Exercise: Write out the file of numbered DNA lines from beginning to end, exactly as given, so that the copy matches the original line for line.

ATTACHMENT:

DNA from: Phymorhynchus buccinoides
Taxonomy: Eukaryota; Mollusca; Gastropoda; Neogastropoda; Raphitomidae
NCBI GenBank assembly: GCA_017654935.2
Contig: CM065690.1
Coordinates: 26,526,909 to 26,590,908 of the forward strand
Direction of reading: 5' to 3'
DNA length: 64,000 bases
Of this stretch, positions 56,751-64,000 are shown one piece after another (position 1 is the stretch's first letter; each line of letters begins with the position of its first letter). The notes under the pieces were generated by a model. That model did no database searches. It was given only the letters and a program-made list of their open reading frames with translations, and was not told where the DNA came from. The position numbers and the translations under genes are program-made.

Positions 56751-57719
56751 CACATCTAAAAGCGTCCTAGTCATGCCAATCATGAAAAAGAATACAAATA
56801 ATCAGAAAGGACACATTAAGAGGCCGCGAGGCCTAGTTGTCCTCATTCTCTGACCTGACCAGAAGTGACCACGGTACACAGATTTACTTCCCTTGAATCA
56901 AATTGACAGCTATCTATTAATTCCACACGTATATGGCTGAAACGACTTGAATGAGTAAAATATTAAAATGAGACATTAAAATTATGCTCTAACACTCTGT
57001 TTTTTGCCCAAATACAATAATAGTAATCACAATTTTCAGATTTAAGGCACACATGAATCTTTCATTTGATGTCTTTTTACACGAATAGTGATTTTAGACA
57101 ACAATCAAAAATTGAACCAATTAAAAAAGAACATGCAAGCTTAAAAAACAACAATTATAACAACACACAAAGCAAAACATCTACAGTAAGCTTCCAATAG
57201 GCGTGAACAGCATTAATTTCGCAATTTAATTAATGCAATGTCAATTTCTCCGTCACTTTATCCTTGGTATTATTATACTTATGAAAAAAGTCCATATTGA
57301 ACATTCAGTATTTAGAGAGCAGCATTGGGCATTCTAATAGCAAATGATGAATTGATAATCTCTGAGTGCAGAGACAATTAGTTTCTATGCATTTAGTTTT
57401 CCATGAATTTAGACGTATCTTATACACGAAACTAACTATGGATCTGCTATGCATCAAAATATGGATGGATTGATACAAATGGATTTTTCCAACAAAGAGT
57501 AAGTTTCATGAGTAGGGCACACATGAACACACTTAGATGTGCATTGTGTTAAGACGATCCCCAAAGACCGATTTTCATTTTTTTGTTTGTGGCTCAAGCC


DNA from: Phymorhynchus buccinoides
Taxonomy: Eukaryota; Mollusca; Gastropoda; Neogastropoda; Raphitomidae
NCBI GenBank assembly: GCA_017654935.2
Contig: CM065690.1
Coordinates: 26,526,909 to 26,590,908 of the forward strand
Direction of reading: 5' to 3'
DNA length: 64,000 bases
Of this stretch, positions 56,751-64,000 are shown one piece after another (position 1 is the stretch's first letter; each line of letters begins with the position of its first letter). The notes under the pieces were generated by a model. That model did no database searches. It was given only the letters and a program-made list of their open reading frames with translations, and was not told where the DNA came from. The position numbers and the translations under genes are program-made.

Positions 56751-57719
56751 CACATCTAAAAGCGTCCTAGTCATGCCAATCATGAAAAAGAATACAAATA
56801 ATCAGAAAGGACACATTAAGAGGCCGCGAGGCCTAGTTGTCCTCATTCTCTGACCTGACCAGAAGTGACCACGGTACACAGATTTACTTCCCTTGAATCA
56901 AATTGACAGCTATCTATTAATTCCACACGTATATGGCTGAAACGACTTGAATGAGTAAAATATTAAAATGAGACATTAAAATTATGCTCTAACACTCTGT
57001 TTTTTGCCCAAATACAATAATAGTAATCACAATTTTCAGATTTAAGGCACACATGAATCTTTCATTTGATGTCTTTTTACACGAATAGTGATTTTAGACA
57101 ACAATCAAAAATTGAACCAATTAAAAAAGAACATGCAAGCTTAAAAAACAACAATTATAACAACACACAAAGCAAAACATCTACAGTAAGCTTCCAATAG
57201 GCGTGAACAGCATTAATTTCGCAATTTAATTAATGCAATGTCAATTTCTCCGTCACTTTATCCTTGGTATTATTATACTTATGAAAAAAGTCCATATTGA
57301 ACATTCAGTATTTAGAGAGCAGCATTGGGCATTCTAATAGCAAATGATGAATTGATAATCTCTGAGTGCAGAGACAATTAGTTTCTATGCATTTAGTTTT
57401 CCATGAATTTAGACGTATCTTATACACGAAACTAACTATGGATCTGCTATGCATCAAAATATGGATGGATTGATACAAATGGATTTTTCCAACAAAGAGT
57501 AAGTTTCATGAGTAGGGCACACATGAACACACTTAGATGTGCATTGTGTTAAGACGATCCCCAAAGACCGATTTTCATTTTTTTGTTTGTGGCTCAAGCC